UK lenders Barclays, RBS, HSBC and Lloyds Banking Group have agreed to stop selling interest rate hedging products to small-to-medium enterprises (SME) after regulator Financial Services Authority (FSA) found them guilty of mis-selling derivatives products.

"The FSA has found serious failings in the sale of interest rate hedging products to some SMEs," said an official statement. "We believe that this has resulted in a severe impact on a large number of these businesses. In order to provide as swift a solution to this problem as possible we have today confirmed that we have reached agreement with Barclays, HSBC, Lloyds and RBS to provide appropriate redress where mis-selling has occurred."

In a settlement with the FSA, the four banks agreed to stop marketing interest rate structured "collars" to retail customers, which have included fish-and-chip shops and family-owned electrical goods stores.

However, the during the period 2001 to date, banks sold around 28,000 interest rate protection products to customers.

Interest rate swap agreements, or IRSAs, are contracts between a bank and its customer where typically one side pays a floating, or variable, rate of interest and receives a fixed rate of interest payments in exchange. They're used to hedge against extreme movements in market interest rates over a given period. Companies that have seen the value of these products move against them as rates fell during the recession, now owe banks crippling sums of money in interest payments each year.

But if these businesses want to cancel these contracts, the cost of doing so would be even higher in a lump sum payment, as banks demand cash upfront in lieu of future revenue.

"For many small businesses this has been a difficult and distressing experience with many people's livelihoods affected," said Martin Wheatley, managing director of the Conduct Business Unit at the FSA. "Our work has focused on ensuring a swift outcome for these businesses that form such an important part of the economy. I am pleased that Barclays, HSBC, Lloyds and RBS have agreed to do the right thing by their customers and offer redress or a review of past sales. These firms have responded to the need to provide a fair deal for customers by working with us, and I welcome this outcome."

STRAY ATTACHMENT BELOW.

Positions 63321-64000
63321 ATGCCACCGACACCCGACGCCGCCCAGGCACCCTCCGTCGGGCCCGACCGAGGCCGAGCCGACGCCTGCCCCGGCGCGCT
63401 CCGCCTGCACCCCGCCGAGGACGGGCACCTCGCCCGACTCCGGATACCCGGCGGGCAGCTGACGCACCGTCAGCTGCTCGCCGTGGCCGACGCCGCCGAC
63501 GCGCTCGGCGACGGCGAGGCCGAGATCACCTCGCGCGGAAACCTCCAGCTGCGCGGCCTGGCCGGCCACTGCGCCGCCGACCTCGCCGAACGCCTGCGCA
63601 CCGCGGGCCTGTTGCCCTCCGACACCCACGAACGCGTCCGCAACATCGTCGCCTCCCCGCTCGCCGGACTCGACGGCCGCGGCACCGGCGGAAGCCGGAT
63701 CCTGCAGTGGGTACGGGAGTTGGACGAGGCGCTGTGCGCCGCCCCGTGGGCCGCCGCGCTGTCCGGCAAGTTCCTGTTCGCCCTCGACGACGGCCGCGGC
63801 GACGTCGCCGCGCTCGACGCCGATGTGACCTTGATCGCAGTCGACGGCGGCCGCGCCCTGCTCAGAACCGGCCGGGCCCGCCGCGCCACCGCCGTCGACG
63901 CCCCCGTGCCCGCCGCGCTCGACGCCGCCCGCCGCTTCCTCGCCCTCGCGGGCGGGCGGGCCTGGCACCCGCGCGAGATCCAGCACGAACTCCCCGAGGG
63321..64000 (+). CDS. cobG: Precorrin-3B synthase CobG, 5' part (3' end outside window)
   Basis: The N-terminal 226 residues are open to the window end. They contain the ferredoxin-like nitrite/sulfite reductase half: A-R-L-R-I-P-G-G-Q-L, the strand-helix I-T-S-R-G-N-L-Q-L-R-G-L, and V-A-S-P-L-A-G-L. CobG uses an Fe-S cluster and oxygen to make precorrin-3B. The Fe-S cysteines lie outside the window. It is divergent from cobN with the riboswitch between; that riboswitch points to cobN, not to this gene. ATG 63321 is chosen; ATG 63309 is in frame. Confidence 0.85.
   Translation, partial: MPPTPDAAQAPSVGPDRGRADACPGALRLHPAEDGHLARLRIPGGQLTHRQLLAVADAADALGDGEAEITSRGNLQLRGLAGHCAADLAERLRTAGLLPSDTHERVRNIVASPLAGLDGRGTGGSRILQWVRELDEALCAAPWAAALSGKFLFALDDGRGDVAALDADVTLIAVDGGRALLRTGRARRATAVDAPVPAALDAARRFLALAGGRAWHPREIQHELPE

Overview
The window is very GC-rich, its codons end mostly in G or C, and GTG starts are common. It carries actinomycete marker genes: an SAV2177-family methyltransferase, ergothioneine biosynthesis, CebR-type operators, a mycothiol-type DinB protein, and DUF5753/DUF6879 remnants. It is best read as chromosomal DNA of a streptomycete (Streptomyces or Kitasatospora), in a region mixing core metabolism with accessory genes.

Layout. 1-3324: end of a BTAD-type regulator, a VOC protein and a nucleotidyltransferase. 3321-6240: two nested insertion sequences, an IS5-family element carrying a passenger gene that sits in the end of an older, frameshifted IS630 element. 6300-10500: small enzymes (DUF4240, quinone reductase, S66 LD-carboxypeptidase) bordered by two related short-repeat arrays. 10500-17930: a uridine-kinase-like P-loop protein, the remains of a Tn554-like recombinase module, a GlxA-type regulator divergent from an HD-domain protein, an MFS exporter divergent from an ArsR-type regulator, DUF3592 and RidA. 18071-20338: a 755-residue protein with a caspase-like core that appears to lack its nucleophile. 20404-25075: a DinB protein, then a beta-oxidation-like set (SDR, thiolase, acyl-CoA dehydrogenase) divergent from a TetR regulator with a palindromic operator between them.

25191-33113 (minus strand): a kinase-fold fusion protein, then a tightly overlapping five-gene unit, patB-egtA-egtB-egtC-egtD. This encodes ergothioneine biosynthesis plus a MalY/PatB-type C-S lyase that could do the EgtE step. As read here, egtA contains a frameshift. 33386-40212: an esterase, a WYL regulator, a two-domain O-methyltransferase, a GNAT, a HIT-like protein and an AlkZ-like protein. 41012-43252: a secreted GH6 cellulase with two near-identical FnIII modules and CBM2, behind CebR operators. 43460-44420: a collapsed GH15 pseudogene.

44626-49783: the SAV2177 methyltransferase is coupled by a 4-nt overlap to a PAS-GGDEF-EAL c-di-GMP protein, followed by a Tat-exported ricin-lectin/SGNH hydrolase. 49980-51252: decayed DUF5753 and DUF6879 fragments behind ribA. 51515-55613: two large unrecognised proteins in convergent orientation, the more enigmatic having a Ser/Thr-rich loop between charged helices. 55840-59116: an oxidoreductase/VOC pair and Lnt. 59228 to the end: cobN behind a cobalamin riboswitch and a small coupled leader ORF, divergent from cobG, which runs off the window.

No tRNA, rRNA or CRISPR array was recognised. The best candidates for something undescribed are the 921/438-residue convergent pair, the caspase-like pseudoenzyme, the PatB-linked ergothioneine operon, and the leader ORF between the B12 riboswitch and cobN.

Over the past two months the FSA conducted a review of these 28,000 sales and reviewed a significant amount of documentation from the firms, including sales files, customer complaints and taped conversations.

After its investigation, the FSA said it found a range of poor sales practices including failure to ascertain the customers' understanding of risk, poor disclosure of exit costs, non advised sales straying into advice and the concept of "over-hedging" - where the amounts and/or duration did not match the underlying loans.

The FSA added though that not all businesses will be owed redress, but for those that are, the exact redress will vary from customer to customer and could include a mixture of cancelling or replacing existing products, together with partial or full refunds of the costs of those products.

History of Mis-Selling Derivatives